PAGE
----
One of the most important aspects of the current state of independent perfumery is the ability of the perfumers to use small batches of amazing ingredients. Particularly over the last few years there have been releases which are made from materials that have been gone from mainstream and niche perfumery due to the difficulty of sourcing enough to produce hundreds of bottles. The independent perfumer can produce tens of bottles if they desire. A good example are the perfumes of Russian Adam under his Areej Le Dore brand. He can source actual musk from the animal through a license he has. Other independent perfumers create their own tinctures, botanical hydrosols, co-distillates, or enfleurage. Each of these create magic. The botanicals sourced by Yasuyuki Shinohara from his home island of Hokkaido, Japan for his Di Ser line are what makes those perfumes unique.
The final thing which has made independent perfumery so important is it lives outside the geography of France, the US, Italy or Great Britain. For over 100 years that was where the perfume we knew came from. Independent perfumery takes place everywhere with the influences of location finding its way into the bottle. All four of the countries where modern perfume was born have their share of independent perfumers who have things to say about that history in their new perfumes. The perspective that comes from elsewhere is invaluable.
If you need the best argument for the importance of independent perfumer in 2018 follow along next week as the perfumes speak for themselves.
AbdesSalaam Attar has been one of the leading lights of natural perfumery. For many years he taught other aspiring perfumers as he shared his knowledge and philosophy behind natural perfume making. Six years ago he stopped teaching and focused on making perfume for his La Via del Profumo line. A couple of weeks ago I learned he was thinking of teaching again followed up a few days ago by a press release announcing his return to the classroom. A six-day course is being offered from June 10-15, 2015 in Rimini, Italy. For anyone wanting to learn more about natural perfumery it is an opportunity to learn from one of the very best in the field. I wanted a little more detail than the press release delivered and through a series of e-mails AbdesSalaam Attar and I had a discussion about the course.
Mark Behnke: Why are you returning to teaching after a six-year break?
AbdesSalaam Attar: The number of requests that I kept receiving made me change my mind about not wanting to teach again. I decided for a new formula that would take all the stress of the intense knowledge transfer away from me and from the students. Enough time to do everything and relax.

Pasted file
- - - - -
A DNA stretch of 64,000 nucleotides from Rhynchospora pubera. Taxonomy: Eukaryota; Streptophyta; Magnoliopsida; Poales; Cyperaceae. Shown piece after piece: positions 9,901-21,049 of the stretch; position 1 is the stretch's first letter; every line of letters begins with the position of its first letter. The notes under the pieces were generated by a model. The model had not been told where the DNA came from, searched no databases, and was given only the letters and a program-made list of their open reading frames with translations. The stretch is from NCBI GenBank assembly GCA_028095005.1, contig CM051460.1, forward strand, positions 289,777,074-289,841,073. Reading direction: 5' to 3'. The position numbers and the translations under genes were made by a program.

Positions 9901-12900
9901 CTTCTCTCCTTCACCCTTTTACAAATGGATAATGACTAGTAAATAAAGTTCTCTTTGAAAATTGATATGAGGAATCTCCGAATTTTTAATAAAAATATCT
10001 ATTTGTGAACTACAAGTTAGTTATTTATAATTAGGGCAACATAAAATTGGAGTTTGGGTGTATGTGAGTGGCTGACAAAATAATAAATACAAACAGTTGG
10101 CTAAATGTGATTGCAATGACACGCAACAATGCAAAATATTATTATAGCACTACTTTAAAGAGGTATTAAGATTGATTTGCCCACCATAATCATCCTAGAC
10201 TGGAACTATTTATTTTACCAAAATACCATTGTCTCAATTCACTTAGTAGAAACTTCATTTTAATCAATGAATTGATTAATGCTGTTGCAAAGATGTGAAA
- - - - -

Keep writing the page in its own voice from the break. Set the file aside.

Rimini, Italy (via press release)
MB: The class is being taught in Rimini during June. Is there a reason you chose that place and time?
AbdesSalaam Attar: May and June are the best months in Italy. The weather, the vegetation, the mood of the people, everything is propitious to “la dolce vita” in this period. The location of the seminar is only 10 minutes away from my own place, it is on the top of the hills and you can see from afar the whole area of the Adriatic Coast. It is secluded from the hectic atmosphere of the summer “Riviera”. It also has all the comforts for a peaceful retreat, including tennis, a swimming pool and bicycles. The place is ideal for our program which is to work with tranquility and serenity.
MB: You say it is a crucial issue for a perfumer to be able to understand and evaluate raw materials, why? How will this course explore that?
AbdesSalaam Attar: Natural essences are widely adulterated, suppliers battle with each other on the price by lowering the quality. Essential oils, unlike single molecule ingredients are to be explored and understood like wines. Also for a diamond dealer, being able to evaluate the raw stones is of crucial importance in his trade. The quality and beauty of natural perfumes depends directly on the quality and beauty of their ingredients.
MB: Can you give me an example of one of these ingredients and explain a little further?
AbdesSalaam Attar: There is no natural essence immune from adulteration, because the cheapest of them is still more expensive that it’s chemical surrogate, and exists in a much more limited quantity.
Bergamot, for example, grows only in a small patch of territory of Calabria. The production is very limited, and every year it is more so; because growers of the fruits make no living with their harvest, since a single person in nearby Sicily controls the market for his own interest. So every year more trees are pulled down. Nevertheless the world is full of bergamot essence, every wholesaler and retailer has it and it goes by tons in Earl Grey teas and in other products. How is it possible? Most of these essences are not pure or are not Bergamot at all. Bergamot essences smell different in their various qualities, which depends on the maturity of the fruits, and accordingly on the month of production. I prefer the more mature December essence. Before that it is more green and citrusy. Unless you know how the essences of Bergamot should smell and unless you know personally the producer, you will not get your nose near the best Bergamot essence.
MB: What rare essences are you considering exposing the class to?
AbdesSalaam Attar: Some scents can be smelled only with me, such as an antique infusion of Kashmiri Muskdeer in Mysore Sandalwood, an infusion of Italian Saffron in Mysore Sandalwood and a tincture of Baltic amber. Among the rare ones Karo Karoundé, sustainable wild civet musk picked up from the ground, the real Mysore Sandalwood, Iris absolute, Hay, seaweed and more. Discovering new smells is like learning new words, they add to your knowledge.